, I was willing to write the guy off. But with the Torso
Blu-ray landing on my doorstep courtesy of Blue Underground, I’m ready to give Heir Martino another chance. Good or bad, where does Torso
fit in Martino’s, um, body of work?
After two art students are murdered in graphic, psycho-sexual fashion, with the killer disrobing them and fondling their breasts, the entire campus in Perugia is thrown off kilter. For a group of friends and fellow students, the murders hit particularly hard, and they decide the best way to deal with impending reality that they could be next is to dash off to the country. You’d expect them to maybe sit around and talk it out, or at least keep a low profile as this whole investigation blows over. Instead, the girls draw about as much attention as is physically possible to themselves by romping around in the nude, be it sunbathing or a little sexual exploration, in a small town of bumpkins. It should be a surprise to no one, then, that the killer has no problem finding them and introducing them to his hack saw.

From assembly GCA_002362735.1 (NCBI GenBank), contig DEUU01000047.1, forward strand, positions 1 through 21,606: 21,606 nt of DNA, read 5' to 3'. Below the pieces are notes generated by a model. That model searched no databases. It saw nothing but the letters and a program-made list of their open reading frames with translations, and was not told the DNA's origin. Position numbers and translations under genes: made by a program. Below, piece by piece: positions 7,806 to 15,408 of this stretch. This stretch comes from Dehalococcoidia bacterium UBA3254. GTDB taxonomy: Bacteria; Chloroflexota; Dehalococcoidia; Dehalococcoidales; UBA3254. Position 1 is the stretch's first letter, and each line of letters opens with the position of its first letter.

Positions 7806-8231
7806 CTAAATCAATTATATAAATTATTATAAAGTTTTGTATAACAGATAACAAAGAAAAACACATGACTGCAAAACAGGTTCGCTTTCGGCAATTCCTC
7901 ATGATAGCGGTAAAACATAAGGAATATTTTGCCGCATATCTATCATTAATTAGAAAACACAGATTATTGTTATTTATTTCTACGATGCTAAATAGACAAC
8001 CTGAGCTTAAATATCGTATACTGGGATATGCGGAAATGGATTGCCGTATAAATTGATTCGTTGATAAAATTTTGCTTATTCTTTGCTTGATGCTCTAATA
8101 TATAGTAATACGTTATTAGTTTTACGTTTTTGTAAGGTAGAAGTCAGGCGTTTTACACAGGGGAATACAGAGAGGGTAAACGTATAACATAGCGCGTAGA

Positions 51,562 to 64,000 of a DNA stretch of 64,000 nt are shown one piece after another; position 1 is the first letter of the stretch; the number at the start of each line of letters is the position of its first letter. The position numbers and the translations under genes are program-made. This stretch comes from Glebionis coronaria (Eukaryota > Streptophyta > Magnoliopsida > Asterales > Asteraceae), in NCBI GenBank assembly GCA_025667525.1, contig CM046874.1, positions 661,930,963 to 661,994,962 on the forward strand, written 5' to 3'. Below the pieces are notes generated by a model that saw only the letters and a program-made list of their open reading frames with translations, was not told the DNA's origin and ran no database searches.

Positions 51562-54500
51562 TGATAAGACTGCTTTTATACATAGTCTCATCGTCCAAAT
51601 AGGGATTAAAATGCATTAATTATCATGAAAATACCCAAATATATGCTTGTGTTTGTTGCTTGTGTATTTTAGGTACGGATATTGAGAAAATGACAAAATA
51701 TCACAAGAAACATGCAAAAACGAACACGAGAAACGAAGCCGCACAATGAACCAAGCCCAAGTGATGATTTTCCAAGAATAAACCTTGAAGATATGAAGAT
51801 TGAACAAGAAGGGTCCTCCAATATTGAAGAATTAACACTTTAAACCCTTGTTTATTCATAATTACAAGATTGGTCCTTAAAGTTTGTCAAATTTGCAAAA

While some of the girls seem to just want to work on their tan, a few of them really could use the solace. Daniella (Tina Aumont
, Fellini’s Casanova
) was struck hardest by the murders, because one of the scarves found at the murder scene she actually recalls seeing on an acquaintance. She can’t quite pick out his face, but she must be hoping that seeing a lot of boobs outside her cottage may jog her memory. Jane (Suzy Kendall
, The Bird with the Crystal Plumage
) also comes to the cottage with more baggage than what's inside her bra. You’d suspect she’d feel a little self-conscious about being a fair bit older than the rest of the girls (as the film’s “name” actress, she’s clearly out of place at 30 being lodged in beside all these young college girls), but instead it’s a bit of recurring, traumatic family history that seems to be dogging her. She gets a little more quiet time than she’s asking for when Daniella and the other girls all prematurely meet the killer, leaving Jane alone to wonder what has happened to her friends.